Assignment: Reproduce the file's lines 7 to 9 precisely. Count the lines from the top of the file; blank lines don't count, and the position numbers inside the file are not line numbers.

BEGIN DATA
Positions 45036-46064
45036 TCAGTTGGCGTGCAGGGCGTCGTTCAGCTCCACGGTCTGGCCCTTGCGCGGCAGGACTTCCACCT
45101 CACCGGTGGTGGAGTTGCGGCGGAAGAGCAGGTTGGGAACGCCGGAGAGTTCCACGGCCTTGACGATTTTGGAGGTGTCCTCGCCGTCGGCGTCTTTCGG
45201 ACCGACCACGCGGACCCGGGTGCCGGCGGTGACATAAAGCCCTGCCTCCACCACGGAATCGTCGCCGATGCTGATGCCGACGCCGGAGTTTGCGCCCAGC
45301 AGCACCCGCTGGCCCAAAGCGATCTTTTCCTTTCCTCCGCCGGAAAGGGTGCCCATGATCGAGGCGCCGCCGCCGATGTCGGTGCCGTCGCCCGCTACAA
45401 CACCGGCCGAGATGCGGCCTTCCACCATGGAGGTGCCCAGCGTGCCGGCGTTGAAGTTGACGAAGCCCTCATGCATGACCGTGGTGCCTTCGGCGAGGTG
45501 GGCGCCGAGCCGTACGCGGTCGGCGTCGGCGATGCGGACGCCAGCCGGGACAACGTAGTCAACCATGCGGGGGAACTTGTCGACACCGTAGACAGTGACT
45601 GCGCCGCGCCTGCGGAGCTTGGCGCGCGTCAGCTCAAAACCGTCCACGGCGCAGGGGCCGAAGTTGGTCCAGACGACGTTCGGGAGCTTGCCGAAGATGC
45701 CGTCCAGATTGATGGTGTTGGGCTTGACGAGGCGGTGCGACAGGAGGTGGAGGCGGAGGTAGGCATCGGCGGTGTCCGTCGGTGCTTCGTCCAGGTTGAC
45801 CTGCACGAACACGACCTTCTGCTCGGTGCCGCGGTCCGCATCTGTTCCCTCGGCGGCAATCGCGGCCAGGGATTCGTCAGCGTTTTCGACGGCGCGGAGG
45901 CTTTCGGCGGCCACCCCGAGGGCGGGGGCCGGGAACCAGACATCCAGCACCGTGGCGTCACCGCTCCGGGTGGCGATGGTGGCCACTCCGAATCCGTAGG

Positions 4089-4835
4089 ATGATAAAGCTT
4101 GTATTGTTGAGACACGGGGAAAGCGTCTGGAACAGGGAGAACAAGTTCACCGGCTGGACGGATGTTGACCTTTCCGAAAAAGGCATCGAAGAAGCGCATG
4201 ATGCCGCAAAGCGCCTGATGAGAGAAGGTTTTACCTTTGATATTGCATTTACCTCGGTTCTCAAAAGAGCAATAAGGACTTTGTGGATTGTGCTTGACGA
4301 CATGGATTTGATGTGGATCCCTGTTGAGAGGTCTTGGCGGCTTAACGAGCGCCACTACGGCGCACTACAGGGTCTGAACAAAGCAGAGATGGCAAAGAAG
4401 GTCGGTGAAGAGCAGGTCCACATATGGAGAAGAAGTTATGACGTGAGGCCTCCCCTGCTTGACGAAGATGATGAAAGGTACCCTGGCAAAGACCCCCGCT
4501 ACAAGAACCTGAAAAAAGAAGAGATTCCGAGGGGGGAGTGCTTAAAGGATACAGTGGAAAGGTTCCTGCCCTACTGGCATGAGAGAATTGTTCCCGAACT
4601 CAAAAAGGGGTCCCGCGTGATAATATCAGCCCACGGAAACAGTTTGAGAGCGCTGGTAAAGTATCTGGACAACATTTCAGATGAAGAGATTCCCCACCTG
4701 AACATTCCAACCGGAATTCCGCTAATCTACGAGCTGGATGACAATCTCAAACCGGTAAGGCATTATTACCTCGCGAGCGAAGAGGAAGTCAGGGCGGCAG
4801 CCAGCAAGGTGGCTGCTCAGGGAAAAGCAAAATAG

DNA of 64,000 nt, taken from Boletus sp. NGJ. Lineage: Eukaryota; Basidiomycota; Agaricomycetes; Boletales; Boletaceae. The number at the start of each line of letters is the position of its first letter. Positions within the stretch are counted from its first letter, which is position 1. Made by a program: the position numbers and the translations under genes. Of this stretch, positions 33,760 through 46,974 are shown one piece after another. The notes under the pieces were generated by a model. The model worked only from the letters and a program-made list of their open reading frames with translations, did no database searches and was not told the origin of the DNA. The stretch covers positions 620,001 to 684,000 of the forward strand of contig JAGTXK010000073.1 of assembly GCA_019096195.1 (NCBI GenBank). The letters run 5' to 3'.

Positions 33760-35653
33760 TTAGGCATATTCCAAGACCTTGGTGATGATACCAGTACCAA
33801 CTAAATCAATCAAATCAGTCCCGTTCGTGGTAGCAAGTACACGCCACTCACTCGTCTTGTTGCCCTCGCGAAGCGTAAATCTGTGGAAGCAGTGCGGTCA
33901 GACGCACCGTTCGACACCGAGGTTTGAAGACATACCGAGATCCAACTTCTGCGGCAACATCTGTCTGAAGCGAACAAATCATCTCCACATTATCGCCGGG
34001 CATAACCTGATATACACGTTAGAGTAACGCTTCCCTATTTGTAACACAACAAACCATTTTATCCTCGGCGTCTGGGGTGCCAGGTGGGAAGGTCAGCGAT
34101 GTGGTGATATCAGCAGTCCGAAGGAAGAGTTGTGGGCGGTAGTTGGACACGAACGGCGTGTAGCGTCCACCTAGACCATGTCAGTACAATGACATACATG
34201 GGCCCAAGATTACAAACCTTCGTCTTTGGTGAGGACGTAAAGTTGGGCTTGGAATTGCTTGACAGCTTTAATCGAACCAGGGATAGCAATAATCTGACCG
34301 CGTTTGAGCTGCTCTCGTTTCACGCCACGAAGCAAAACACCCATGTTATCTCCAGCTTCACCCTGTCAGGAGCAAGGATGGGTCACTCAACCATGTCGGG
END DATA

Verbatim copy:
45501 GGCGCCGAGCCGTACGCGGTCGGCGTCGGCGATGCGGACGCCAGCCGGGACAACGTAGTCAACCATGCGGGGGAACTTGTCGACACCGTAGACAGTGACT
45601 GCGCCGCGCCTGCGGAGCTTGGCGCGCGTCAGCTCAAAACCGTCCACGGCGCAGGGGCCGAAGTTGGTCCAGACGACGTTCGGGAGCTTGCCGAAGATGC
45701 CGTCCAGATTGATGGTGTTGGGCTTGACGAGGCGGTGCGACAGGAGGTGGAGGCGGAGGTAGGCATCGGCGGTGTCCGTCGGTGCTTCGTCCAGGTTGAC